People who once couldn’t choose between Taco Bell and Chipotle don’t just wake up one day and start working through complicated logic problems. But Mom’s ability to do exactly that has been strengthening for some months now.

What can we deduce from this? Nothing. We’re not doctors. So I took Mom to her beloved, long-time internist. We had three questions: 1) Can you certify that Mom is capable of living independently? 2) Parkinson’s? 3) Dementia?

The doctor, who has the benefit of knowing Mom really well to begin with, did his assessments and came back with confirmation: ‘Yes, she’s capable; Dementia, not so much; and Parkinson’s? Let’s not be ridiculous.’ This, by itself, was cause for celebration. To learn that there isn’t a dark cloud hanging over you after all is a wonderful thing. Mom’s medications were then examined, several were lopped off, and now she’s got less in her system to slow her down.

—–

It wasn’t easy getting here. It took a lot of patience and lowered expectations. It can be accurately said that Mom has never had it as good as she’ll have it at “Rustic Acres.” World War II interrupted what should have been a normal childhood. Transplantation to America presented new challenges. A fifty-nine year marriage to a less-than-stellar husband tarnished what should have been a full and happy life. Then medical problems piled up in old age.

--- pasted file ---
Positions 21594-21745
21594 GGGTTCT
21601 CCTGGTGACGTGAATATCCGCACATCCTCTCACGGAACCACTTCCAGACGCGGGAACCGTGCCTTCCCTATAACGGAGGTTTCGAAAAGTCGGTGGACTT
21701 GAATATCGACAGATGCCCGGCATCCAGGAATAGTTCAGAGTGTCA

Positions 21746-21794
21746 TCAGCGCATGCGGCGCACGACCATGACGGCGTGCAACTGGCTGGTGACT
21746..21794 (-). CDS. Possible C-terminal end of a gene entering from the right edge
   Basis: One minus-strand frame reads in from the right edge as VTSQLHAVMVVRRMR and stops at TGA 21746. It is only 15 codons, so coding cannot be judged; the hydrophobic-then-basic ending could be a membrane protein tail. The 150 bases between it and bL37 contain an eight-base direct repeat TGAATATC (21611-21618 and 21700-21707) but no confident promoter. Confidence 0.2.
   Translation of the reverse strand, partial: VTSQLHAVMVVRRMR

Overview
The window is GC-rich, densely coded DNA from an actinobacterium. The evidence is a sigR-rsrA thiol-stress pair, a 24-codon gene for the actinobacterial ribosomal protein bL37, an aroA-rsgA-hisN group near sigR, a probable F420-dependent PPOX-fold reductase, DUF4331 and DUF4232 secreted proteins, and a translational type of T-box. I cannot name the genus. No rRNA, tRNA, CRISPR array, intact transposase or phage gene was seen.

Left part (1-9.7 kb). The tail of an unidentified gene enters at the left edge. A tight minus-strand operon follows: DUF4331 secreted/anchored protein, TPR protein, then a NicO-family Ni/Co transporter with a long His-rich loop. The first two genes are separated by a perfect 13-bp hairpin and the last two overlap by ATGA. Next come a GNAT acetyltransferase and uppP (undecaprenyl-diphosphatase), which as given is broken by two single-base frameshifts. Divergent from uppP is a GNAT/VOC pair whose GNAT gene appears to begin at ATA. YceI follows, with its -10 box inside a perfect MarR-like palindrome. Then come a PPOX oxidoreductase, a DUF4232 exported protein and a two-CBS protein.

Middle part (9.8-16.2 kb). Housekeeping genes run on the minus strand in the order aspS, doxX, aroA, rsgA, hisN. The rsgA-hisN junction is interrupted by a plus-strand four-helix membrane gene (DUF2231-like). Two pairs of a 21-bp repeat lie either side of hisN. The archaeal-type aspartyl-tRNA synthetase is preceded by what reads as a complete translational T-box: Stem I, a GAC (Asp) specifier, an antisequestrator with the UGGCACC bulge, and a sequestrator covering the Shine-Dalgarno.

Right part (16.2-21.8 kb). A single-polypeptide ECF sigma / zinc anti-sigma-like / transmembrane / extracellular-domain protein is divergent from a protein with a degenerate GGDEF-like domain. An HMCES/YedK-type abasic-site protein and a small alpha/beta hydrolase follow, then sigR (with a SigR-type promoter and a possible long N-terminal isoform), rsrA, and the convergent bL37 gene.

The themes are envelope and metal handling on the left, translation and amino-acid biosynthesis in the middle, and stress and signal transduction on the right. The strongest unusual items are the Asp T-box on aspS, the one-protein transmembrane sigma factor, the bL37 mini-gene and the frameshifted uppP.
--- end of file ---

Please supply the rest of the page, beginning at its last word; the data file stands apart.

It took a long while for Mom to find her self after Pop’s passing. But she has now found enough of it to be able to claim independence. And the turnaround in her health is nothing short of remarkable. Putting it all together, she’s ready to take this next big step.

So early next month, we’ll load up a truck with her belongings, pick up some things we will have set aside at the furniture store, and move her into a new life of freedom and happiness. I see her thriving and growing; enjoying life on earth almost as much as she’ll someday enjoy life in heaven.

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About FredMarx

Old enough to have wisdom; young enough to learn.
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4 Responses to Medical Practice and Patience

  1. Leland & Lisa says:

    Fred, what wonderful news about your mother! God does work in mysteriously wonderful ways! You and your mom continue to be in our thoughts and prayers. God’s Blessings to you and mom!

  2. Elizabeth, the BS says:

    Being her daughter, I am simply amazed. How else can I express it? Thank you, dear BB, for plodding along beside Mom as she rediscovers herself, redefines herself, and reminds us that anything is indeed possible.

  3. Dick & Lorri says:

    Fred, We’re thrilled to hear that your mom is doing better. By whatever means, it’s an answer to prayer. You are in our prayers as well, dear brother!

  4. Yvonne says:

    Oh Fred, this is just a wonderful story. It is amazing how people can flourish with love and support (and of course faithful prayers). You helped make this happen. God bless you and I hope your Mom has many beautiful days ahead of her. 🙂